A now-former security guard at a Hollywood Walgreens store pleaded not guilty Thursday to a murder charge stemming from the shooting death of a man he suspected of shoplifting at the pharmacy.
Donald Vincent Ciota, 28, of Covina, was ordered to return to court Feb. 13, when a date will be set for a hearing to determine if there is enough evidence for him to stand trial for the Dec. 2 killing of Jonathan Hart, 21.
Ciota remains jailed on $3 million bail, despite a request by his attorney, Mark Geragos, to have bail reduced to about $100,000. Geragos contended the circumstances of the crime don’t warrant a murder charge, and said his client at most should be facing a manslaughter charge.
Investigators allege that Ciota confronted Hart inside the Walgreens pharmacy on Sunset Boulevard and Vine Street and the two men became involved in a physical altercation. Ciota then pulled out his firearm and allegedly shot Hart in the back of his neck as he ran away, according to prosecutors and a coroner’s report.
A witness told CBS2 that Hart was carrying something as he walked near the door to use the ATM. The witness said he knew Hart, whom he believed to be homeless and suffering from mental illness.
If convicted as charged, Ciota faces a possible maximum sentence of 50 years to life in prison, according to prosecutors.
An attorney for Hart’s family claims Hart was targeted because he was black and gay. Attorney Carl Douglas also questioned why Walgreens only has armed security guards at four stores in the Los Angeles area.
“Each of these stores are in the black, brown and homeless and LGBT communities, and we want to know why,” Douglas said at a Dec. 11 news conference.
Walgreens issued a statement in response, saying the company had “extended our deepest and most sincere condolences” to Hart’s family, and noted that as a result of the shooting, “we immediately terminated the security company” that hired the guard.
“We are committed to providing a safe environment for our employees, patients and customers in the communities we serve,” according to the company. “We contract for armed and unarmed security, as well as video surveillance, in our stores based on the public safety needs of each location. We operate in thousands of communities and neighborhoods across the nation and the suggestion that we would inappropriately serve any community is simply false. We firmly believe everyone should be welcomed and treated equally in all of our stores.”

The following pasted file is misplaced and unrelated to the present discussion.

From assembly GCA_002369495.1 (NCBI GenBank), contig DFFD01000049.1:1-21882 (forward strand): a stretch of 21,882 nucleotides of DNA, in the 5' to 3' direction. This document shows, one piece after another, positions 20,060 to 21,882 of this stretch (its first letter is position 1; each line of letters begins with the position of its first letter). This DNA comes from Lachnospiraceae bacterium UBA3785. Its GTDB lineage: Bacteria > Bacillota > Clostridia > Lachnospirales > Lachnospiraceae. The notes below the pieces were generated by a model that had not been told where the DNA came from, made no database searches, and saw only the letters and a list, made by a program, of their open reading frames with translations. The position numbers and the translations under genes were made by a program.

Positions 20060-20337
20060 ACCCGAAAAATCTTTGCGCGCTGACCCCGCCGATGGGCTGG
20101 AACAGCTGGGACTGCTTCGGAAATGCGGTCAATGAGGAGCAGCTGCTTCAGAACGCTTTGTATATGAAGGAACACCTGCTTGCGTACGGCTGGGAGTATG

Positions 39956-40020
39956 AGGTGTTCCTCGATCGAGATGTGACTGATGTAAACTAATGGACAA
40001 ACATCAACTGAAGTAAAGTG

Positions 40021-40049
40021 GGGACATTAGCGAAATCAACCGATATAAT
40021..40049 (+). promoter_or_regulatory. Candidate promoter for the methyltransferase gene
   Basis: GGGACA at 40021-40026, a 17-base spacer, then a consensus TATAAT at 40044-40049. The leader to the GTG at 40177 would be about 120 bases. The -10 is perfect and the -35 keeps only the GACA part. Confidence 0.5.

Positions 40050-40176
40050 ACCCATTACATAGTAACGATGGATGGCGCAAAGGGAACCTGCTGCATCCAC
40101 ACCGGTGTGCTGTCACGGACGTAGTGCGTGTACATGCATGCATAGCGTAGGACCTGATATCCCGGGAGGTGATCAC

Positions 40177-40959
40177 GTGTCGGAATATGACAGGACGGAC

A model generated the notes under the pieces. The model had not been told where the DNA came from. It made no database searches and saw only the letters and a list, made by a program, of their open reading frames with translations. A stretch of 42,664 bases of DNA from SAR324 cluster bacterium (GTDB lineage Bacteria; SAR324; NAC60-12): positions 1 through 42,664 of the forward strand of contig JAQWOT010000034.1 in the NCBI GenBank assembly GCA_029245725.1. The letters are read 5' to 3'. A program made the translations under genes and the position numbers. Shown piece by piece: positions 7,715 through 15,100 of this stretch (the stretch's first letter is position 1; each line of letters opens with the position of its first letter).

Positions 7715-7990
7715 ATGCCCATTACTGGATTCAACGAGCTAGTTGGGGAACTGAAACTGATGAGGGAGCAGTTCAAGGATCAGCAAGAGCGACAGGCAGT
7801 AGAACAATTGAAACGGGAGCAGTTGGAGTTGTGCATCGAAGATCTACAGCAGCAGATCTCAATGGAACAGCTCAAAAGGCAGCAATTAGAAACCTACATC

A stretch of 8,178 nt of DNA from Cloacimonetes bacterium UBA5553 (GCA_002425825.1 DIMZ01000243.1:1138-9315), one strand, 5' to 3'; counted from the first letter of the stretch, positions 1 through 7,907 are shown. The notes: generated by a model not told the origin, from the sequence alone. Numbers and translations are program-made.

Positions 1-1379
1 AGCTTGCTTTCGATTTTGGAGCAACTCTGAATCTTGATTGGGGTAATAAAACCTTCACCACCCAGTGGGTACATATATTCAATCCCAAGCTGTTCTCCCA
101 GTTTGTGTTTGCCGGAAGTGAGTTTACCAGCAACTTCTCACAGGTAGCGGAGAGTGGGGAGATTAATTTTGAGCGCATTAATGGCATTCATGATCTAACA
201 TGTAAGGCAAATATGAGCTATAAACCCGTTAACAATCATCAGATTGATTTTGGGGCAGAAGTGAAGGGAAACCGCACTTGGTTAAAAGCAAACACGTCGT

The company said in the statement that it has “cooperated with authorities and will continue to support their prosecution of this case.”
Douglas insisted that Hart, also known as Sky Young, was not shoplifting. He said Hart and another black man were in the store, and at one point while inside the store, one of them picked up a $2.99 water flavoring product. The guard confronted the men and got into an argument with Hart, the attorney said.
“The guard feels the man push him one time,” Douglas said. “The guard pushes the man back one time. The guard watches as the man turns to run toward the back door. The guard raises his gun and points at the man. The guard says, `Freeze,’ as the man travels toward the door. The guard fires one shot, striking the man in the back of the neck. The guard watches as the man crumbles to the ground.”
Hart died at a hospital. Douglas said the only thing in Hart’s hands when he died was a California ID card.
“Jonathan was not shoplifting,” he said. “Let me repeat that. Jonathan was not shoplifting when he was shot. That’s the propaganda Walgreens wants you to report.”
“I dare say, Jonathan Hart was profiled because he was homeless,” Douglas said. “He was harassed because he was gay, and he was shot because he was black.”
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